Residency in Situated Philosophy

Gilles Deleuze and Félix Guattari famously wrote that philosophy needs it outsides. For them, this means that philosophical thought is activated through its encounters with what is non-philosophical. At the (CPT), we want to push this idea much further, to ask what kind of thinking and action emerges when philosophy is taken off its perch and called upon to reside in the world of struggle and conflict?

The Residency in Situated Philosophy (RiSP) is speculative and practical experiment. Its goal is not to demonstrate how practices—such as programing, governing, and urban farming—can be philosophical under the right conditions or can influence or ground philosophy. Instead, RiSP challenges these colonialisms and investigates what happens when the choice between philosophy and its outsides is refused. Does a new philosophical practice emerge, one that is truly situated and thus immanent to the world?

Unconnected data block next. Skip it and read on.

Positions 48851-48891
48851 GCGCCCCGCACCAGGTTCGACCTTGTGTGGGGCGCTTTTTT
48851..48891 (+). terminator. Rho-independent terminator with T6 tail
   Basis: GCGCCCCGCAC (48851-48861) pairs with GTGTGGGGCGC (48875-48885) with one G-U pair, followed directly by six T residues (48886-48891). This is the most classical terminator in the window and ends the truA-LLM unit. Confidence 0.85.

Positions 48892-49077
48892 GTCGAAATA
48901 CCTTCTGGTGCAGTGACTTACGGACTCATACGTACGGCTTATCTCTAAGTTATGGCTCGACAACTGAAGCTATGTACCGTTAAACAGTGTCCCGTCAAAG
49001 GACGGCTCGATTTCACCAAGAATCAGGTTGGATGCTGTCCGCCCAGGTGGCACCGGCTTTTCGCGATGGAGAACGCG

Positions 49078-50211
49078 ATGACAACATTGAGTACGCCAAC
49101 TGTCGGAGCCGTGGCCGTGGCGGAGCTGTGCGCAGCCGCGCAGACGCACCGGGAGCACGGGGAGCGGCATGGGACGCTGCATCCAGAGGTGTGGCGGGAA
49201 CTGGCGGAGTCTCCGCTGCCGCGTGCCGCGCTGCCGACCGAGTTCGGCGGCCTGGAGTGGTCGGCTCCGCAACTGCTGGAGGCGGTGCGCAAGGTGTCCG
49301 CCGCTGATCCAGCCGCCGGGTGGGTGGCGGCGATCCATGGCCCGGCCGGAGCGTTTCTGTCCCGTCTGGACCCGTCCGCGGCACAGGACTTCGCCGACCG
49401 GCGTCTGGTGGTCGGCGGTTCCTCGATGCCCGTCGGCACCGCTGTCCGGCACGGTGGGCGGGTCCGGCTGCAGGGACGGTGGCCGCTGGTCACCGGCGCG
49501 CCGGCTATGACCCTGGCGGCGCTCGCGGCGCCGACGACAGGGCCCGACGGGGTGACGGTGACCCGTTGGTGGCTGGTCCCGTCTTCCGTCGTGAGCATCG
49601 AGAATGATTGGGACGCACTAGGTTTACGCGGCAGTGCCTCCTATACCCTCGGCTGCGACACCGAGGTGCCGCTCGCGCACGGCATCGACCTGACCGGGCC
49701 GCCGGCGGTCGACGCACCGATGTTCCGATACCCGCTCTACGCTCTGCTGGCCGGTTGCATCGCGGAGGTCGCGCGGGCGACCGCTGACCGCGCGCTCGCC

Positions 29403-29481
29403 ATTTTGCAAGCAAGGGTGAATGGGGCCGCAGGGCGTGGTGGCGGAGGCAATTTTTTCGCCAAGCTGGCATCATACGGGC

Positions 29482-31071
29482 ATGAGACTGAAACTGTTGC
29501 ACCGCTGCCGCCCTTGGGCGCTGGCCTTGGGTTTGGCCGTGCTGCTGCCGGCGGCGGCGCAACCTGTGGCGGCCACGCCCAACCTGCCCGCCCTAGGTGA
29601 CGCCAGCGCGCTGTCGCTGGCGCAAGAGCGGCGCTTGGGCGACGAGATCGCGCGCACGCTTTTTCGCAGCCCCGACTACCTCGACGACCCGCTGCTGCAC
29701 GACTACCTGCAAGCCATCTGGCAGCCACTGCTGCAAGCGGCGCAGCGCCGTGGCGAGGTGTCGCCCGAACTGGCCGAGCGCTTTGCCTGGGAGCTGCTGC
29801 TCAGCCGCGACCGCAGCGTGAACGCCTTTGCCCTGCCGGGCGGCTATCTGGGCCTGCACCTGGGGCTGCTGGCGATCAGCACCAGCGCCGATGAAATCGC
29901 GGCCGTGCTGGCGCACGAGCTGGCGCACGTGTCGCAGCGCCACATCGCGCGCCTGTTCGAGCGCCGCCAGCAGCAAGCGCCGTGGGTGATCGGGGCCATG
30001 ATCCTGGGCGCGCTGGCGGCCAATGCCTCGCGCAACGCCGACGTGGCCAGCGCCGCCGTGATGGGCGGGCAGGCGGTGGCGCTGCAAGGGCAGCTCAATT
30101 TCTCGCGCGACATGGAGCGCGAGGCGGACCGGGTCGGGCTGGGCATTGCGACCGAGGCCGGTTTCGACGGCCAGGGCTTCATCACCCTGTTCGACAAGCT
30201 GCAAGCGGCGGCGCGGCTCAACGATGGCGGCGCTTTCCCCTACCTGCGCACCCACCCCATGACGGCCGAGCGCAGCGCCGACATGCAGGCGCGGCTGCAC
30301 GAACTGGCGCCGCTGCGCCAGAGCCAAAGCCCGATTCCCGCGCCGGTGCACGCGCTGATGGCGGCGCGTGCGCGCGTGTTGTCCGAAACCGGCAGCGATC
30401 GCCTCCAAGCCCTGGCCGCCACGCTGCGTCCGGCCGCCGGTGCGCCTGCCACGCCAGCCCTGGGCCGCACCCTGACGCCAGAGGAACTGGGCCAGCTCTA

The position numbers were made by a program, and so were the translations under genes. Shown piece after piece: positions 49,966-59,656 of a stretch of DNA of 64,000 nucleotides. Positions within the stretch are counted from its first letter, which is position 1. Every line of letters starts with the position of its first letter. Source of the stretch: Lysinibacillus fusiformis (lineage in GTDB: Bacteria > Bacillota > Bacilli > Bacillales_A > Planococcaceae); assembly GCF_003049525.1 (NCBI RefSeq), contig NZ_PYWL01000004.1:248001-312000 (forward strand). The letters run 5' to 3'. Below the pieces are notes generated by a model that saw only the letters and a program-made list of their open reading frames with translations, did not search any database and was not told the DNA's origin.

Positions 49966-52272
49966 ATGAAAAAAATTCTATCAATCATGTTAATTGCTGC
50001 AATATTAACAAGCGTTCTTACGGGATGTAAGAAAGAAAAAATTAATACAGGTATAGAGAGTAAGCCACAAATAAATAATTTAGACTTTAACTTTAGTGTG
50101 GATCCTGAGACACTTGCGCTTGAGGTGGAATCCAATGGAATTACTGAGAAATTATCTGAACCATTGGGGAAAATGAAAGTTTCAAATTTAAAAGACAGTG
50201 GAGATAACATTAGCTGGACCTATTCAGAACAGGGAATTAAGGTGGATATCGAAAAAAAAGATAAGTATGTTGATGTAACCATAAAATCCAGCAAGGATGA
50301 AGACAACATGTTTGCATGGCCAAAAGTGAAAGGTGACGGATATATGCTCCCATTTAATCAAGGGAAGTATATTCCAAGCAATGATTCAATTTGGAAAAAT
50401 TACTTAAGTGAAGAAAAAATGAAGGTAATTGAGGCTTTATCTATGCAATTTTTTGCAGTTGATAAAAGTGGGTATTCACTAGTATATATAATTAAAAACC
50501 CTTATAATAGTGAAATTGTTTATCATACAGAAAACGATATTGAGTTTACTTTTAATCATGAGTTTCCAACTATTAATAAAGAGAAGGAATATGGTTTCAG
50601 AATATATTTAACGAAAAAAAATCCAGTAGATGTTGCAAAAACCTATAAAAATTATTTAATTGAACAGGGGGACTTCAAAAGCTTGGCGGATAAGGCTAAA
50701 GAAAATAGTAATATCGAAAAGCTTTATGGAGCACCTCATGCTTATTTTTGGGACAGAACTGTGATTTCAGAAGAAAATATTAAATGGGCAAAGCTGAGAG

As has been well-established, in order to meaningfully engage with a world that is battling systemic racism, geopolitical violence, ecological devastation, and other crises, philosophy will need to be transformed by forces outside of the Western, white, patriarchal fortresses of rationality that it has spent millennia building. Historically, philosophy’s encounter with such forces have eroded certain borders and permitted new alliances to emerge, but most of the hierarchies and divisions between philosophy and its others have remained in place, if slightly adjusted. Following Stefano Harney and Fred Moten, the CPT believes that in order for these encounters to be transformative, philosophy needs to cultivate spaces that refuse to choose between the bad choices that have marked its colonial history.

This is not a simple call to abandon or negate philosophy, which is still a determination by philosophy. It is a call for philosophy to emerge anew in the spaces that refuse to authorize its inherited divisions: between what is and is not philosophical; between who is and is not a philosopher; between what is and is not a philosophical method; and between where philosophy should and should not be conducted. The Residency in Situated Philosophy is a speculative experiment in the practice of creating such spaces.